UC Davis Health toxicology expert dispels myths around fentanyl exposure
In communities around the country, stories and headlines are stoking fears that fentanyl exposure through the skin could be fatal.
While these stories are disturbing, it is important to separate fact from fiction when talking about fentanyl exposure to avoid unnecessary confusion and panic.
In this Q&A, Daniel Colby, assistant professor and co-medical director for the Department of Emergency Medicine at UC Davis Health, addresses some common myths and concerns about fentanyl. These include the symptoms of a fentanyl overdose and whether it is safe to help someone who is overdosing.
What is fentanyl and why is it so dangerous?
Fentanyl is a synthetic opioid - which is made in a lab and hits the opioid receptor. It is an incredibly potent and strong drug. Since fentanyl is so concentrated, when people use it at home they can accidently overdose very easily.
Is it safe to take fentanyl if it is prescribed to you?
Fentanyl is a medication we use every day in the hospital. It is a great pain medicine when used safely by doctors, nurses and pharmacists in a thoughtful way.
Can fentanyl be absorbed through the skin or by touching an item or surface where it is present?
It is a common misconception that fentanyl can be absorbed through the skin, but it is not true for casual exposure. You can't overdose on fentanyl by touching a doorknob or dollar bill. The one case in which fentanyl can be absorbed through the skin is with a special doctor-prescribed fentanyl skin patch, and even then, it takes hours of exposure.
Why is it important to dispel the myth that fentanyl can be absorbed through the skin?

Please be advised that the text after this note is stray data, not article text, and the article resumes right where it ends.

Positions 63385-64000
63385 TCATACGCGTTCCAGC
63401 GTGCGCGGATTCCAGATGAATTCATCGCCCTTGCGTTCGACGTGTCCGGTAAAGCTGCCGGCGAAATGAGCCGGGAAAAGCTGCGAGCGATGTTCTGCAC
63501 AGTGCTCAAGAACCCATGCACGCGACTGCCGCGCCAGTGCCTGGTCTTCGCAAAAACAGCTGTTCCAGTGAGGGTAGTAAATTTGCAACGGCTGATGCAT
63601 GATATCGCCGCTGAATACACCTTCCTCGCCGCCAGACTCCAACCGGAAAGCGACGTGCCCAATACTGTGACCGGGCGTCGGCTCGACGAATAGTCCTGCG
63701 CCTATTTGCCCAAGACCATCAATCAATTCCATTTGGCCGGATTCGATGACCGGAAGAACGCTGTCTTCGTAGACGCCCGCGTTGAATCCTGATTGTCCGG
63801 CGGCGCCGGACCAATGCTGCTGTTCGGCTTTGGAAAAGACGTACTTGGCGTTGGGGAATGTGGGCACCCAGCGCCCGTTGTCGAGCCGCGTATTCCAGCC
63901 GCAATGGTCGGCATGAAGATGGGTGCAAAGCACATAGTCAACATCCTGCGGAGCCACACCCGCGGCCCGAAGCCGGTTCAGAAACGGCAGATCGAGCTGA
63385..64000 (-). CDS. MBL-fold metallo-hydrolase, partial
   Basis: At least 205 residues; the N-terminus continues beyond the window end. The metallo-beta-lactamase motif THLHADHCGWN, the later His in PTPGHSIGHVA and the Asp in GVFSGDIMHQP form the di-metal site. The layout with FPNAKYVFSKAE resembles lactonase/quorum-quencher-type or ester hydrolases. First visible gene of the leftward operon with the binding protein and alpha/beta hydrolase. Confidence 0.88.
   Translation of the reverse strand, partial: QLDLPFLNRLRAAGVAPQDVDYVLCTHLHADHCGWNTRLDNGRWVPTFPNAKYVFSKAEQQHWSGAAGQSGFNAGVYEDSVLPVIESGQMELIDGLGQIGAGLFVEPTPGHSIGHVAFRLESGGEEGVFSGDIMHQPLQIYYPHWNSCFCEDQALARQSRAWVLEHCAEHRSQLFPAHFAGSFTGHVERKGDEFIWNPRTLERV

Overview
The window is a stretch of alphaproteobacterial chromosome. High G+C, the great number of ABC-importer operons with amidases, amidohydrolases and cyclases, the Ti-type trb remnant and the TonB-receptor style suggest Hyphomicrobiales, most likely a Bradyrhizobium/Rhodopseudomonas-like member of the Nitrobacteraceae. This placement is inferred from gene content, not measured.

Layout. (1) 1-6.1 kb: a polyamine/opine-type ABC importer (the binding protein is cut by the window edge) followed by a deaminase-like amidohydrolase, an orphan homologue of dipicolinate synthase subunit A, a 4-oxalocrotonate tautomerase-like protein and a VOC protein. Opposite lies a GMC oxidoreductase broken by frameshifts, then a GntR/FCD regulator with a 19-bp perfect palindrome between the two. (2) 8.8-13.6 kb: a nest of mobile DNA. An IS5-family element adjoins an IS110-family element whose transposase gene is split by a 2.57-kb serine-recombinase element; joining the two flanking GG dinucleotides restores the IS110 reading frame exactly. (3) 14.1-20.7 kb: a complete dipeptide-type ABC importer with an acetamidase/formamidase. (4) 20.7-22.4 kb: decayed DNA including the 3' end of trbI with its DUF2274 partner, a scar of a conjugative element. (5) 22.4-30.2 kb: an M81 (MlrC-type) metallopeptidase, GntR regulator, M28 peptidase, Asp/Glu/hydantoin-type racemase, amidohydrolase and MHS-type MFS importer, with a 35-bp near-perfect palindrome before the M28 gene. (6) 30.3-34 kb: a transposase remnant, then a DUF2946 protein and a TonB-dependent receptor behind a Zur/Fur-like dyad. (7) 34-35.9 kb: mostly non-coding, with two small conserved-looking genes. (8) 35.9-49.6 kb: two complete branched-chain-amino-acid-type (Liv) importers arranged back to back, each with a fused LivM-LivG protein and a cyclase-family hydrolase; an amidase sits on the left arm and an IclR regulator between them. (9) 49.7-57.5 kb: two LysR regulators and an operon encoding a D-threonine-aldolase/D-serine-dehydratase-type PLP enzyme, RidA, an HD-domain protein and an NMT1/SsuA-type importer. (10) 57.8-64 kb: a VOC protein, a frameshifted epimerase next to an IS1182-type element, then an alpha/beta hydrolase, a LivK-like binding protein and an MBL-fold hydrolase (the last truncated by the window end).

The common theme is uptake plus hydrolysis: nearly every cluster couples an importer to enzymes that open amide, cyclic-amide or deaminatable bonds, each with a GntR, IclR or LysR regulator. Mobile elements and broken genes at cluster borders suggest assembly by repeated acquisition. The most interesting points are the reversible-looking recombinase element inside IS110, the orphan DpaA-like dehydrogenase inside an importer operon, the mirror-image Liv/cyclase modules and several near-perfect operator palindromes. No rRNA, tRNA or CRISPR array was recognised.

It is important that we clarify and let everyone know that fentanyl cannot really be absorbed through the skin because people who have overdosed on fentanyl may have only minutes to live. Pausing or waiting for other people to arrive means that person might die. They need our help and it is safe to help them.
What are the symptoms of a fentanyl overdose?
When someone overdoses on fentanyl or any opioid, their respiratory rate will slow, they will get sleepy and by the time we would say that they have overdosed, they would be unconscious. They would also have small pupils and would be minimally breathing or not breathing at all. People who have overdosed on any opioid need help immediately.
What should you do if you encounter someone who is overdosing?
If you find someone who has overdosed on fentanyl or another opioid, you should call 911 immediately. If you have naloxone (commonly referred to by the brand name Narcan) you should administer it to them intra-nasally through the nose or through an injection. In California, anyone can get naloxone without a prescription.
What would your message be to a person who is concerned about the idea of trying to give life-saving care to somebody who is having an overdose because they’re worried about being exposed to the drug?
If you walk into a space and find someone who has overdosed on fentanyl it is certainly safe to evaluate them, call 911 for help, administer naloxone and even do CPR. While you should avoid intentionally touching any unidentified powder and then touch your mouth or nose, you do not need to hesitate when trying to save the life of someone who has overdosed.